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Wednesday, June 19, 2013

1929 – The Salvation Army in Crisis – Here Comes Your Nineteenth Nervous Breakdown


These are a few of my thoughts as I’ve been reading former General John Larrson’s book -1929: A Crisis that Shaped The Salvation Army’s Future [i]  (chapter 8)

As the movement to reform the leadership of The Salvation Army (in the issue of succession to the office of the General) gained momentum, General Bramwell Booth collapsed.  He had a nervous breakdown[ii] - the pressures of leadership piled upon his human frailties and rendered him incapacitated, unable to face the necessary changes and unable to think about anything else. This collapse broke his stride and he never fully recovered.

He was instructed by his doctors to take an extended break in order to rest and to recuperate his strength. There was nothing physically wrong with him. He just needed a healthy way to deal with stress of leading an international organization through a difficult period of transition.

But relax is exactly what Bramwell Booth could never do.

In her biography of her father, Catherin Bramwell Booth wrote of her father’s service during the years 1878 - 1928, “Fifty years of continuous work intervened.  He had furloughs, so called.  They never again included one work-free day.”[iii]

He worked when he was sick.  He worked on his days off.  He had no hobbies, no pass-times.  He worked and worked and worked.  But he could never rest.

We in the Salvation Army often celebrate the unflagging zeal of the early Salvationists.  We look back in awe at the work they accomplished in such a short time.  But at what cost?  Bramwell Booth, as an example of this ceaselessness, ruined his health and left the international Army in a dangerous lurch.  And, what is more, it demonstrates a poor understanding on the Scriptural concept of rest – of Sabbath.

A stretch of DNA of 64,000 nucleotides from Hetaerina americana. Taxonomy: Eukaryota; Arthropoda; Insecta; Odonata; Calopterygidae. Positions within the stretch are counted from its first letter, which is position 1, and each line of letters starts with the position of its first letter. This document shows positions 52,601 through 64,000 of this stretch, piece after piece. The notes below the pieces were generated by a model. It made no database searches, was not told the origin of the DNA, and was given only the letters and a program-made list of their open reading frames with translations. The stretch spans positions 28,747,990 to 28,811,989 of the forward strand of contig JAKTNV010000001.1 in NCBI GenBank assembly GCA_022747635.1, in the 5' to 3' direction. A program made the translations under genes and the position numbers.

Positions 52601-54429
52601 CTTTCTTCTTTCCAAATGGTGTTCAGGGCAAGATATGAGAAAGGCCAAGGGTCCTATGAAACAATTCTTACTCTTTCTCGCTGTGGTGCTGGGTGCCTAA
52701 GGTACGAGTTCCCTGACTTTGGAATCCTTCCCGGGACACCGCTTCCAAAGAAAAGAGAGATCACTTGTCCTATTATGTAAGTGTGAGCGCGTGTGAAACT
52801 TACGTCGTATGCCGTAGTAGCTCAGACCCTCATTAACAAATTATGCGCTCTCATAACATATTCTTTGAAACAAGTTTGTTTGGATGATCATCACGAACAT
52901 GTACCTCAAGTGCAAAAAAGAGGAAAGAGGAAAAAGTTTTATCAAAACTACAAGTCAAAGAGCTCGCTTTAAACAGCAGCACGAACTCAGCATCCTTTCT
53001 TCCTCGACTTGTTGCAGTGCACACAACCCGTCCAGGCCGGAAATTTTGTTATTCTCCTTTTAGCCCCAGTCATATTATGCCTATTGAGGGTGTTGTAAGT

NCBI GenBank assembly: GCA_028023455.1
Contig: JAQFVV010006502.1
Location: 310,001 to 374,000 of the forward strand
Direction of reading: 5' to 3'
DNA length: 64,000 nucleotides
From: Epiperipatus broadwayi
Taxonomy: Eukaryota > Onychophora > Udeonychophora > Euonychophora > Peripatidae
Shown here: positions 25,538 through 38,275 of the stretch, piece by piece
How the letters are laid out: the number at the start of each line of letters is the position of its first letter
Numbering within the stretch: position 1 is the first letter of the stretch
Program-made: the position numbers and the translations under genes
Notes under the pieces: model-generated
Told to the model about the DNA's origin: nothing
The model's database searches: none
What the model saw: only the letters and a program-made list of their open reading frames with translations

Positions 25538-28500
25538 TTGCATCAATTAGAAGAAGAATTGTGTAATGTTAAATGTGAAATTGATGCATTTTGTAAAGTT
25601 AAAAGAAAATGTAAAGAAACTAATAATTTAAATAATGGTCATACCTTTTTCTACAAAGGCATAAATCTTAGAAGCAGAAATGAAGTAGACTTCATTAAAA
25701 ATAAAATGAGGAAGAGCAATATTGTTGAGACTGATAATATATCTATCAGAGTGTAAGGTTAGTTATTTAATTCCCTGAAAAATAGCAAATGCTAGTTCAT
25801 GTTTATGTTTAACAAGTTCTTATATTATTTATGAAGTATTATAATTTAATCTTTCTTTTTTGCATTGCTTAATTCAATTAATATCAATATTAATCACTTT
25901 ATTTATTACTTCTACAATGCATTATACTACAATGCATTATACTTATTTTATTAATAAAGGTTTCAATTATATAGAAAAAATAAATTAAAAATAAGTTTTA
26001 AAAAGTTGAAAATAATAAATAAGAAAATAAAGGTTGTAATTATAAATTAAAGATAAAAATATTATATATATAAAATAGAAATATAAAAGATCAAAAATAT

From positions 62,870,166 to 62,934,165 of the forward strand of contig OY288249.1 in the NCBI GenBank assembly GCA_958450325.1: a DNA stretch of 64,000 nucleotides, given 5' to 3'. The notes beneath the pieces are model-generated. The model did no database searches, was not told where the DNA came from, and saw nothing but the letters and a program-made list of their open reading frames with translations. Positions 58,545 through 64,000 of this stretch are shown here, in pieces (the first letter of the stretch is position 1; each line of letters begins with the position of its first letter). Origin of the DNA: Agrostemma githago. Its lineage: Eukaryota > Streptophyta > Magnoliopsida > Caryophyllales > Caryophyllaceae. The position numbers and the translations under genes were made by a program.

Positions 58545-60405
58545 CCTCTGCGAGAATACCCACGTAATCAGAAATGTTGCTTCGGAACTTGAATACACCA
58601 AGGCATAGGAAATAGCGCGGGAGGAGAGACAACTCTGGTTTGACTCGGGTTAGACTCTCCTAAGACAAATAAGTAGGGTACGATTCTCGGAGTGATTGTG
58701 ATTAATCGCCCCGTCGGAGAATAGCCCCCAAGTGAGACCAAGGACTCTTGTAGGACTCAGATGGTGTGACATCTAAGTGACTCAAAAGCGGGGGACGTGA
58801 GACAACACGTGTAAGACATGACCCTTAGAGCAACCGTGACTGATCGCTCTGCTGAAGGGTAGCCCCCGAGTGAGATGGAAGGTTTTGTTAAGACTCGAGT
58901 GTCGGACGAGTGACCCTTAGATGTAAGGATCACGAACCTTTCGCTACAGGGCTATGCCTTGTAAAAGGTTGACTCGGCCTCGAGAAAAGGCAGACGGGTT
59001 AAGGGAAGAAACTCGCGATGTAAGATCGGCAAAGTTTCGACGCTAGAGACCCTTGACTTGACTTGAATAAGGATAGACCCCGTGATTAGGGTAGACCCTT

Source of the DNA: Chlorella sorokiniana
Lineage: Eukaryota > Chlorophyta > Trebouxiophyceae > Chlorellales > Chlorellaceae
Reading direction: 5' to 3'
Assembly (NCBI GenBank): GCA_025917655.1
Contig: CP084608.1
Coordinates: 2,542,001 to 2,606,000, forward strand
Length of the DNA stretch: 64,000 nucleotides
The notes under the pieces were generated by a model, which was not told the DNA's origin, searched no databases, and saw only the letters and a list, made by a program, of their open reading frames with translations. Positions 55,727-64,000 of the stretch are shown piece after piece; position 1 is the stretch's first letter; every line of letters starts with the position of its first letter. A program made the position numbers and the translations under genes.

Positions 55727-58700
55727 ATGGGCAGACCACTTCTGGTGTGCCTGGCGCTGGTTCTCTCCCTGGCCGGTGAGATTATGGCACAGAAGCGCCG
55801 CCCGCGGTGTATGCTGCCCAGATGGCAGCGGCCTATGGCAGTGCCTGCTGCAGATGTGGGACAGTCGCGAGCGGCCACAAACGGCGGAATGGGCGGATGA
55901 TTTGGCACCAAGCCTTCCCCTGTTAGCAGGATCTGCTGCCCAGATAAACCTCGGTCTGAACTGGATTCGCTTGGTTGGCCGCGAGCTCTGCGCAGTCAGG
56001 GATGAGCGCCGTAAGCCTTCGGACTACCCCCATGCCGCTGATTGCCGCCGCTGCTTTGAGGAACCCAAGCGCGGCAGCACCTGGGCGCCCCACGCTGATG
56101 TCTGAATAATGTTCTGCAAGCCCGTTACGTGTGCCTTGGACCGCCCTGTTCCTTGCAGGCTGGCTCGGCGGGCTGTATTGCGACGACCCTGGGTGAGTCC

We are instructed by God – commanded even – to rest.  God rested himself. God who created and preserves and governs the universe rested.  Should we presume that God needs us to work without rest?

In a way, it’s also a behavior of arrogance.  The work of God, the spread of the gospel, the expansion of the Kingdom does not hang solely upon the work of any one individual.  God works in many varied ways his will to unfold.  To presume that we cannot stop to rest, that our work is that necessary sets us above God himself. 

You better stop, look around
Here it comes, here it comes, here it comes, here it comes
Here comes your nineteenth nervous breakdown.
-The Rolling Stones -







[i] Larrson, John 1929: A Crisis that Shaped The Salvation Army’s Future Salvation Books, London England, 2009.
[ii] Page 120
[iii] Quoted on pate 120.

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